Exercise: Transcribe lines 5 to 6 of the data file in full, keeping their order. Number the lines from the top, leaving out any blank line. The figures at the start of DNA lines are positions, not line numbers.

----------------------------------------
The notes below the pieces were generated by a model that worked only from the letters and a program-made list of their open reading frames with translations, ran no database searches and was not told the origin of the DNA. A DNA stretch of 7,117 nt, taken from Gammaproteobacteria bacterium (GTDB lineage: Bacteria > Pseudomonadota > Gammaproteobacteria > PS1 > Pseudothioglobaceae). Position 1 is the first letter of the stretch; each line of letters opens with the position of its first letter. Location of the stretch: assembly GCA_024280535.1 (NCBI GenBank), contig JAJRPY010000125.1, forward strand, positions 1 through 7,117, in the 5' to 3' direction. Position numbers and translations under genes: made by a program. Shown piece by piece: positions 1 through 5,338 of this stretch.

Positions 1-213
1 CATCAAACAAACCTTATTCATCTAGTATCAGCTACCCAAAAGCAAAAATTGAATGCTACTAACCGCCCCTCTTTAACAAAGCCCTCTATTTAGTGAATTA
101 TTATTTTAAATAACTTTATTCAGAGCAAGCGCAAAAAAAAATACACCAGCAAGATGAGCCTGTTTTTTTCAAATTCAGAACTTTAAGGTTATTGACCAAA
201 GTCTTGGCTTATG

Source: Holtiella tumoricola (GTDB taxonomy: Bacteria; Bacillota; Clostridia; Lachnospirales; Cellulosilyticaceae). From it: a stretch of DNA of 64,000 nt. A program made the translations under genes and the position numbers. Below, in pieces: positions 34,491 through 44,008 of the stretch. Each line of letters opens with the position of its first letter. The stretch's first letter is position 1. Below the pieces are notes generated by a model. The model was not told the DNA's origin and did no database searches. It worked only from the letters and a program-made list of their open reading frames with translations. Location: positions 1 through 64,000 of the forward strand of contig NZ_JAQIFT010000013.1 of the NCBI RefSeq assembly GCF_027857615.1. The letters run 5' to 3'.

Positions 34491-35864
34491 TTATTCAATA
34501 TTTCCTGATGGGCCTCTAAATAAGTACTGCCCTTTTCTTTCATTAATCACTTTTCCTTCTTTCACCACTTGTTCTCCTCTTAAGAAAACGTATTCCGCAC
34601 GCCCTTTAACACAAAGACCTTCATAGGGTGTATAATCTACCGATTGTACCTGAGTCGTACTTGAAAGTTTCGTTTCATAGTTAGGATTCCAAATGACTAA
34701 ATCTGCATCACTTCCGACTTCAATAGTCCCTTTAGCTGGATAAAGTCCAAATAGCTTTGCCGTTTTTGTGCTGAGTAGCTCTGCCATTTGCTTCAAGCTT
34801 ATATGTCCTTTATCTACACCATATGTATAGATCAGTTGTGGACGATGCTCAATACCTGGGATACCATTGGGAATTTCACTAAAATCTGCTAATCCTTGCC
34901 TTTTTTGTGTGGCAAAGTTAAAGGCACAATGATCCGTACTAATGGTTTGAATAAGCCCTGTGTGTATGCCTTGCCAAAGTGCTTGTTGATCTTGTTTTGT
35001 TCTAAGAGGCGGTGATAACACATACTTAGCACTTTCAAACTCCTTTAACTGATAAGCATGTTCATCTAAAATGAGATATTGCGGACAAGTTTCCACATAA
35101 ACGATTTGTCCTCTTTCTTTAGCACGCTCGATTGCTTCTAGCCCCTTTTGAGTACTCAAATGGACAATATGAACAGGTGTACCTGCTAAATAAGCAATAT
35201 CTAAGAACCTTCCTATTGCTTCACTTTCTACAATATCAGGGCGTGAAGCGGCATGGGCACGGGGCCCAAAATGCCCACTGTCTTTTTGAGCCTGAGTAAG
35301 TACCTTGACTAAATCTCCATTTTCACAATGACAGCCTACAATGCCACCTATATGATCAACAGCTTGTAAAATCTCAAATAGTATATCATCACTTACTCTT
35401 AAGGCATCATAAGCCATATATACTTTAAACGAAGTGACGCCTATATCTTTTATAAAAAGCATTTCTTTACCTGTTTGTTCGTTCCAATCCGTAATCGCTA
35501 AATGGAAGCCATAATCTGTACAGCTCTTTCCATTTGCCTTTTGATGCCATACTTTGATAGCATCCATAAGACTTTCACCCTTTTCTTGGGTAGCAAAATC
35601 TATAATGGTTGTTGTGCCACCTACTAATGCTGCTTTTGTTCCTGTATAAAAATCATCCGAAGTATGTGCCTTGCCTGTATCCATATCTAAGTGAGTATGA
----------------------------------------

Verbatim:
201 GTCTTGGCTTATG

Source: Holtiella tumoricola (GTDB taxonomy: Bacteria; Bacillota; Clostridia; Lachnospirales; Cellulosilyticaceae). From it: a stretch of DNA of 64,000 nt. A program made the translations under genes and the position numbers. Below, in pieces: positions 34,491 through 44,008 of the stretch. Each line of letters opens with the position of its first letter. The stretch's first letter is position 1. Below the pieces are notes generated by a model. The model was not told the DNA's origin and did no database searches. It worked only from the letters and a program-made list of their open reading frames with translations. Location: positions 1 through 64,000 of the forward strand of contig NZ_JAQIFT010000013.1 of the NCBI RefSeq assembly GCF_027857615.1. The letters run 5' to 3'.